Monday, 7 May 2018

Cicero on Private Property

Plato and Aristotle saw government as an instrument for improving public morality, but Cicero was probably the first intellectual to say that it is the government’s moral duty to protect private property. In De Officiis (On Moral Duties), Cicero devotes several passages to explaining the concept of private property and government’s role in defending it.

Here’s an excerpt from De Officiis (Book II, Passage 21):
He who administers the affairs of the state must take special care that every man be defended in the possession of what rightfully belongs to him, and that there be no encroachment on private property by public authority… Indeed, states and municipalities were established chiefly to insure the undisturbed possession of private property; for though under the guidance of Nature men were brought together, still it was with the hope of guardianship for their property that they sought the defence of cities. Pains should also be taken that there may be no need of levying a tax on property, which in the time of our ancestors was often done on account of the poverty of the treasury and the frequency of wars.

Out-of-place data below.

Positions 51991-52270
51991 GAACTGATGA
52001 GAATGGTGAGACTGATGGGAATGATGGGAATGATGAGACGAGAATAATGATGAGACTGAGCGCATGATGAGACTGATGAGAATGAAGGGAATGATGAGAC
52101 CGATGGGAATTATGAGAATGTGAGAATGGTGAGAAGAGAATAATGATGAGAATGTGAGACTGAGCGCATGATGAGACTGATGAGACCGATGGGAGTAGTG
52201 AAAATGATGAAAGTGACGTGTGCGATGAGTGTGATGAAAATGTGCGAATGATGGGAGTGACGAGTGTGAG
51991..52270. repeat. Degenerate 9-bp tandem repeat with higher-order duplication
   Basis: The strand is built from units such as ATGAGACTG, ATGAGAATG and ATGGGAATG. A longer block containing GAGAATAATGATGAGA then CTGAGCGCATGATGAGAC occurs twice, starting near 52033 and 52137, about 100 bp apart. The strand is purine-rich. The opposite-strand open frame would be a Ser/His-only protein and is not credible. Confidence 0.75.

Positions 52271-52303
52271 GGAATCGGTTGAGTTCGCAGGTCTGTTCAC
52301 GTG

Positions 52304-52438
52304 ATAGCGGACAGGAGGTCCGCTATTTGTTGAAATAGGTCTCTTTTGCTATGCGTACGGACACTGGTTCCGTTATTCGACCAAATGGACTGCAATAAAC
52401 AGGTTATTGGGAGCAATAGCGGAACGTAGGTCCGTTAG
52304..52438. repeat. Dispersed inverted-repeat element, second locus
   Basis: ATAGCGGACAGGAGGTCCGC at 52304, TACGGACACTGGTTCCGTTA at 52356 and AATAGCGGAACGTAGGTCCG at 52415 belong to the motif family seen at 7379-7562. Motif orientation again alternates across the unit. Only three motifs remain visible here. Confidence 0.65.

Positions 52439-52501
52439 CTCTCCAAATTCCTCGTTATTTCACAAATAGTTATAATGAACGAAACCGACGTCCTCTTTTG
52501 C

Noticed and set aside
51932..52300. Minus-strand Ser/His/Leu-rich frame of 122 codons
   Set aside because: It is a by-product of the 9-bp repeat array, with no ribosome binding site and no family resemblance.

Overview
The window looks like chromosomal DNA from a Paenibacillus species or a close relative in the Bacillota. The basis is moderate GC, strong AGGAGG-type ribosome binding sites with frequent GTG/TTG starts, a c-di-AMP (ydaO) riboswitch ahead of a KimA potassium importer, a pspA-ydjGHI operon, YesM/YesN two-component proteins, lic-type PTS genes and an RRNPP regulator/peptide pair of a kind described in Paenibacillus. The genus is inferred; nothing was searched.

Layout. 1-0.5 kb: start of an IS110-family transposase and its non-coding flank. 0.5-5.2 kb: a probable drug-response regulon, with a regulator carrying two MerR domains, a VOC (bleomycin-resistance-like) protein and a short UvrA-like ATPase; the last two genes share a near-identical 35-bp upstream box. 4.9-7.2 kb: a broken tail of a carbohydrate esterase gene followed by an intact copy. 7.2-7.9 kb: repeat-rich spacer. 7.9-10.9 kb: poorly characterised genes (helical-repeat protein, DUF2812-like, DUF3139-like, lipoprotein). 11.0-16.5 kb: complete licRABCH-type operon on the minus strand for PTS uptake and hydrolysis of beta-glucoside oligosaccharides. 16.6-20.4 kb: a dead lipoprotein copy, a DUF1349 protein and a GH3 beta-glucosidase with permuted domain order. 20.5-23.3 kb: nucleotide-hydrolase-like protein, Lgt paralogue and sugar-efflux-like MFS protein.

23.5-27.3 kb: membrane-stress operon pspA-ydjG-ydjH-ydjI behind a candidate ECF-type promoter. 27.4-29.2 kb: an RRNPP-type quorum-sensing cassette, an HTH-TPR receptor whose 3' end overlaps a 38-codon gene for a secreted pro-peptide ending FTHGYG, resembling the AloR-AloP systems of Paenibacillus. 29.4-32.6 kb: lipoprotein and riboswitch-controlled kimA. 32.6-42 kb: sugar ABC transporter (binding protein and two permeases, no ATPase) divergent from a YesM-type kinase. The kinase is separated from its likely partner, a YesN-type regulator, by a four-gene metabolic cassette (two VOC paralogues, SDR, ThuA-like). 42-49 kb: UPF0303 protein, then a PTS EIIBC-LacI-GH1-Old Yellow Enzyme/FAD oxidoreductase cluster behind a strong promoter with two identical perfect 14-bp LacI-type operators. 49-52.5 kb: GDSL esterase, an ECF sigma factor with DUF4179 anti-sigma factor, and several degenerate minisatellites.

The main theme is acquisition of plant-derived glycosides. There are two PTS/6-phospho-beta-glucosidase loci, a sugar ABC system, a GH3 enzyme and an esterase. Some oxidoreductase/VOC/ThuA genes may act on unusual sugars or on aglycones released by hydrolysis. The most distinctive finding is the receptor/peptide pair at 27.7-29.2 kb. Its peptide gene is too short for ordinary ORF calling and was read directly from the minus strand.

Despite the fragile nature of the Roman Republic and constant threat to his own life, Cicero does not condemn human nature. His De Officiis has been instrumental in transmitting Stoic ideas from ancient Greece to the thinkers in the Renaissance and the Enlightenment era. This book has played an important role in the development of the modern world.

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